Chemical Process Equipment revised 2E

Selection and Design

By

  • James R. Couper, Department of Chemical Engineering, University of Arkansas, Fayetteville, USA
  • W. Roy Penney, Professor Emeritus, Department of Chemical Engineering, University of Arkansas, Fayetteville, USA
  • James R. Fair, PhD, Professor Emeritus, Department of Chemical Engineering, UT Austin, USA

A facility is only as efficient and profitable as the equipment that is in it: this highly influential book is a powerful resource for chemical, process, or plant engineers who need to select, design or configures plant sucessfully and profitably. It includes updated information on design methods for all standard equipment, with an emphasis on real-world process design and performance.
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Audience

Practicing chemical engineers (e.g. process engineers, design engineers, mechanical engineers) in chemical, petroleum, pharmaceutical and plastics industries as well as consulting engineers.

 

Book information

  • Published: August 2009
  • Imprint: GULF PROFESSIONAL PUBLISHING
  • ISBN: 978-0-12-372506-6


Table of Contents

PREFACE TO THE SECOND EDITION

PREFACE TO THE FIRST EDITION

CONTRIBUTORS

CHAPTER 0 RULES OF THUMB: SUMMARY

CHAPTER 1 INTRODUCTION

1.1. Process Design
1.2. Equipment
1.3. Categories of Engineering Practice
1.4. Sources of Information for Process Design
1.5. Codes, Standards, and Recommended Practices
1.6. Material and Energy Balances
1.7. Economic Balance
1.8. Design Safety Factors
1.9. Safety of Plant and Environment
1.10. Steam and Power Supply
1.11. Design Basis
1.12. Laboratory and Pilot Plant Work
References

CHAPTER 2 FLOWSHEETS

2.1. Block Flowsheets
2.2. Process Flowsheets
2.3. Process and Instrumentation Diagrams (P&ID)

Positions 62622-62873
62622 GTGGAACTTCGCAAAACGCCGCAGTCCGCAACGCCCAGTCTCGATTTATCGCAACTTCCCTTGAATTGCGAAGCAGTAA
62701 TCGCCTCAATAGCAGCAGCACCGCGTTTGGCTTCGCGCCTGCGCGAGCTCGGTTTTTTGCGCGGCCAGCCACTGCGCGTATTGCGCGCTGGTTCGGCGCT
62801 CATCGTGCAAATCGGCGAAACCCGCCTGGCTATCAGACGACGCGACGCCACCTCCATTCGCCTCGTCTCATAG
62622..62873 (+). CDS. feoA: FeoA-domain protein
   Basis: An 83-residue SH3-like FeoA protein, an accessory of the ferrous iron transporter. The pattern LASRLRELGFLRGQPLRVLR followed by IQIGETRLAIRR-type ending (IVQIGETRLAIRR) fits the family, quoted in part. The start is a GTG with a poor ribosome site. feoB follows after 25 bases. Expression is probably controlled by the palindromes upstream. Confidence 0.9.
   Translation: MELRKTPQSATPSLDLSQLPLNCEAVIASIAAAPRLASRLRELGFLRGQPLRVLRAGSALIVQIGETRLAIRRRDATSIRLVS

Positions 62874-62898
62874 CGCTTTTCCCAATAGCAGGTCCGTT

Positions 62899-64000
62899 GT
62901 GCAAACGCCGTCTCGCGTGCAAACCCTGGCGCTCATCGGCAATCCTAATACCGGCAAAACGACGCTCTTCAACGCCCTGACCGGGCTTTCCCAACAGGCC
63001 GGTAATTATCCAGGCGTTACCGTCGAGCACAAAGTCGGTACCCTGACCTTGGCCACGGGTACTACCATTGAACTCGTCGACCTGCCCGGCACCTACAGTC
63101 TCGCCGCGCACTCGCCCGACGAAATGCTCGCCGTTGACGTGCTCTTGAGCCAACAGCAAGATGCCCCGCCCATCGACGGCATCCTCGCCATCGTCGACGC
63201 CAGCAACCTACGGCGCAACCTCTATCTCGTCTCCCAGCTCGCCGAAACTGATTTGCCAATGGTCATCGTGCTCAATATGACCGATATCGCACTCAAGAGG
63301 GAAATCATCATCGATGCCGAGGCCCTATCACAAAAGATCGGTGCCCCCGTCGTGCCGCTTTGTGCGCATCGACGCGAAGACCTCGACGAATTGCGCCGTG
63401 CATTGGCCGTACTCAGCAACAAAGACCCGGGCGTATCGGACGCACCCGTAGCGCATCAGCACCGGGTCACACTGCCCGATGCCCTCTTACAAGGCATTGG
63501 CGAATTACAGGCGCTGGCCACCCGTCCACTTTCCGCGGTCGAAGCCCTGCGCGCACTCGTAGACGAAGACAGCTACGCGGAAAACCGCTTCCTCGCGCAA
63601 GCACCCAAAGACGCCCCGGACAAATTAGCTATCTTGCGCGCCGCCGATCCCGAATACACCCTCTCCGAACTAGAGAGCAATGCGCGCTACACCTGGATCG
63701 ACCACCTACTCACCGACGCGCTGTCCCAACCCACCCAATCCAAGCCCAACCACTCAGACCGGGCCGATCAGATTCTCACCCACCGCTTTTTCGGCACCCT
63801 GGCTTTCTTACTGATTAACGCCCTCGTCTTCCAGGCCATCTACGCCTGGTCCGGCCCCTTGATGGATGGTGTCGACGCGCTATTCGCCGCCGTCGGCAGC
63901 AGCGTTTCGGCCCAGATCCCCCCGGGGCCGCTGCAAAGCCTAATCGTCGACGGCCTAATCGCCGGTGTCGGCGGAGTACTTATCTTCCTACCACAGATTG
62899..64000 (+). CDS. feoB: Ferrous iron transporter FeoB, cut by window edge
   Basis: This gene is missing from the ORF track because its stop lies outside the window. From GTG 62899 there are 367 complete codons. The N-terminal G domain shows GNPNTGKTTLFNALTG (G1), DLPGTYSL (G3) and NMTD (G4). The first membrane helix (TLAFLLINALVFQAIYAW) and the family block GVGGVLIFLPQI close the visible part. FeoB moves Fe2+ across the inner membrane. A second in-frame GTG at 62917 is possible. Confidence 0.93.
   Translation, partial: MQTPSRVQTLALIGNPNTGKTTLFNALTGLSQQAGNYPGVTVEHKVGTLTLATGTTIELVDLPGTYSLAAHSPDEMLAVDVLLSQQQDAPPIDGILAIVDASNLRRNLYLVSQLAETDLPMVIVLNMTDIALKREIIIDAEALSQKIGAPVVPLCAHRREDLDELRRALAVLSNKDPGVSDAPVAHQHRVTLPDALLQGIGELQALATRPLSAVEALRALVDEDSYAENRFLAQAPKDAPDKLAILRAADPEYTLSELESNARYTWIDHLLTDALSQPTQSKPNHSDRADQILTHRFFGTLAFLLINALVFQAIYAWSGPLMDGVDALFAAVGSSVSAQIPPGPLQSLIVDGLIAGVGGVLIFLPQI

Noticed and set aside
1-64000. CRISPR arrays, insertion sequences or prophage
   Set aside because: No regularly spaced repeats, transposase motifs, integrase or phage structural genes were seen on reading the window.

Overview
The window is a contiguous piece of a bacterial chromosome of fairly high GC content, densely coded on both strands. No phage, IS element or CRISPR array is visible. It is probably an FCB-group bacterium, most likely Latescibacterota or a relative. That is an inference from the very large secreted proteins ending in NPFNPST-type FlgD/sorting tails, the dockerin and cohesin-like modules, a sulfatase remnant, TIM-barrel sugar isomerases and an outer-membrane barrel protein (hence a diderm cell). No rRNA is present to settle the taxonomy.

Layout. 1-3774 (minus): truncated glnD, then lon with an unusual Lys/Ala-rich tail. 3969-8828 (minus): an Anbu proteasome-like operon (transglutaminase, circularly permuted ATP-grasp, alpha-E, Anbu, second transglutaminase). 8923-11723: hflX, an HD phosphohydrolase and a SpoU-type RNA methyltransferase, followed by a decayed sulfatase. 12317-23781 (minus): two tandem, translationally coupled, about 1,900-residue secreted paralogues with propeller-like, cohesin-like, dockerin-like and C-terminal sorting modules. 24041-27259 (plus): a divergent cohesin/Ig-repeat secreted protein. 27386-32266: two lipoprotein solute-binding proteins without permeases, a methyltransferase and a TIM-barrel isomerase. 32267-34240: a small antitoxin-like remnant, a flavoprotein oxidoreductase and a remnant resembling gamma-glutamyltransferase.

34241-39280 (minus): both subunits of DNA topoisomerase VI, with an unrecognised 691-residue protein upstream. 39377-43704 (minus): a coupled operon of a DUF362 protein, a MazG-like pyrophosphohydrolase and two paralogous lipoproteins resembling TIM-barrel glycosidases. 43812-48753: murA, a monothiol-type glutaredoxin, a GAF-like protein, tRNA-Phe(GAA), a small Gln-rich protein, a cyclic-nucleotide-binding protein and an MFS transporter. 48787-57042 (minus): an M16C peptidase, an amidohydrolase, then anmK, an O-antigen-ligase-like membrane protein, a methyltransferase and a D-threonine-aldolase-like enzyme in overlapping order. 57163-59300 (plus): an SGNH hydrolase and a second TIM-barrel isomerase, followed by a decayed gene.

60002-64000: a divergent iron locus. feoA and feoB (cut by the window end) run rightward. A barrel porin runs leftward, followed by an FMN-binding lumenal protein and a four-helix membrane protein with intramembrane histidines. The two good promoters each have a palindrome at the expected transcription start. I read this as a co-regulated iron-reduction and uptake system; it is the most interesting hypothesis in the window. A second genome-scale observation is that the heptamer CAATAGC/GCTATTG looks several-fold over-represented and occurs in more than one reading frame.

2.4. Utility Flowsheets
2.5. Drawing of Flowsheets
References

CHAPTER 3 PROCESS CONTROL

3.1. The Feedback Control Loop
3.2. Control Loop Performance and Tuning Procedures
3.3. Single Stream Control
3.4. Unit Operation Control
References

CHAPTER 4 DRIVERS FOR MOVING EQUIPMENT

4.1. Motors
4.2. Steam Turbines and Gas Expanders
4.3. Combustion Gas Turbines and Engines
References

CHAPTER 5 TRANSFER OF SOLIDS

5.1. Slurry Transport
5.2. Pneumatic Conveying
5.3. Mechanical Conveyors and Elevators
5.4. Chutes
5.5. Solids Feeders
References

CHAPTER 6 FLOW OF FLUIDS

6.1. Properties and Units
6.2. Energy Balance of a Flowing Fluid
6.3. Liquids
6.4. Pipeline Networks
6.5. Optimum Pipe Diameter
6.6. Non-Newtonian Fluids
6.7. Gases
6.8. Liquid-Gas Flow in Pipelines
6.9. Granular and Packed Beds
6.10. Gas-Solid Transfer
6.11. Fluidization of Beds of Particles with Gases
References

CHAPTER 7 FLUID TRANSPORT EQUIPMENT

7.1. Piping
7.2. Pump Theory
7.3. Pump Characteristics
7.4. Criteria for Selection of Pumps
7.5. Equipment for Gas Transport
7.6. Theory and Calculations of Gas Compression
7.7. Ejector and Vacuum Systems
References

CHAPTER 8 HEAT TRANSFER AND HEAT EXCHANGERS 159

8.1. Conduction of Heat
8.2. Mean Temperature Difference
8.3. Heat Transfer Coefficients
8.4. Data of Heat Transfer Coefficients
8.5. Pressure Drop in Heat Exchangers
8.6. Types of Heat Exchangers
8.7. Shell-and-Tube Heat Exchangers
8.8. Condensers
8.9. Reboilers
8.10. Evaporators
8.11. Fired Heaters
8.12. Insulation of Equipment
8.13. Refrigeration
References

CHAPTER 9 DRYERS AND COOLING TOWERS

9.1. Interaction of Air and Water
9.2. Rate of Drying
9.3. Classification and General Characteristics of Dryers
9.4. Batch Dryers
9.5. Continuous Tray and Conveyor Belt Dryers
9.6. Rotary Cylindrical Dryers
9.7. Drum Dryers for Solutions and Slurries
9.8. Pneumatic Conveying Dryers
9.9. Flash and Ring Dryers
9.10. Fluidized Bed Dryers
9.11. Spray Dryers
9.12. Cooling Towers
References

CHAPTER 10 MIXING AND AGITATION

10.1. A Basic Stirred Tank Design
10.2. Vessel Flow Patterns
10.3. Agitator Power Requirements
10.4. Impeller Pumping
10.5. Tank Blending
10.6. Heat Transfer
10.7. Vortex Depth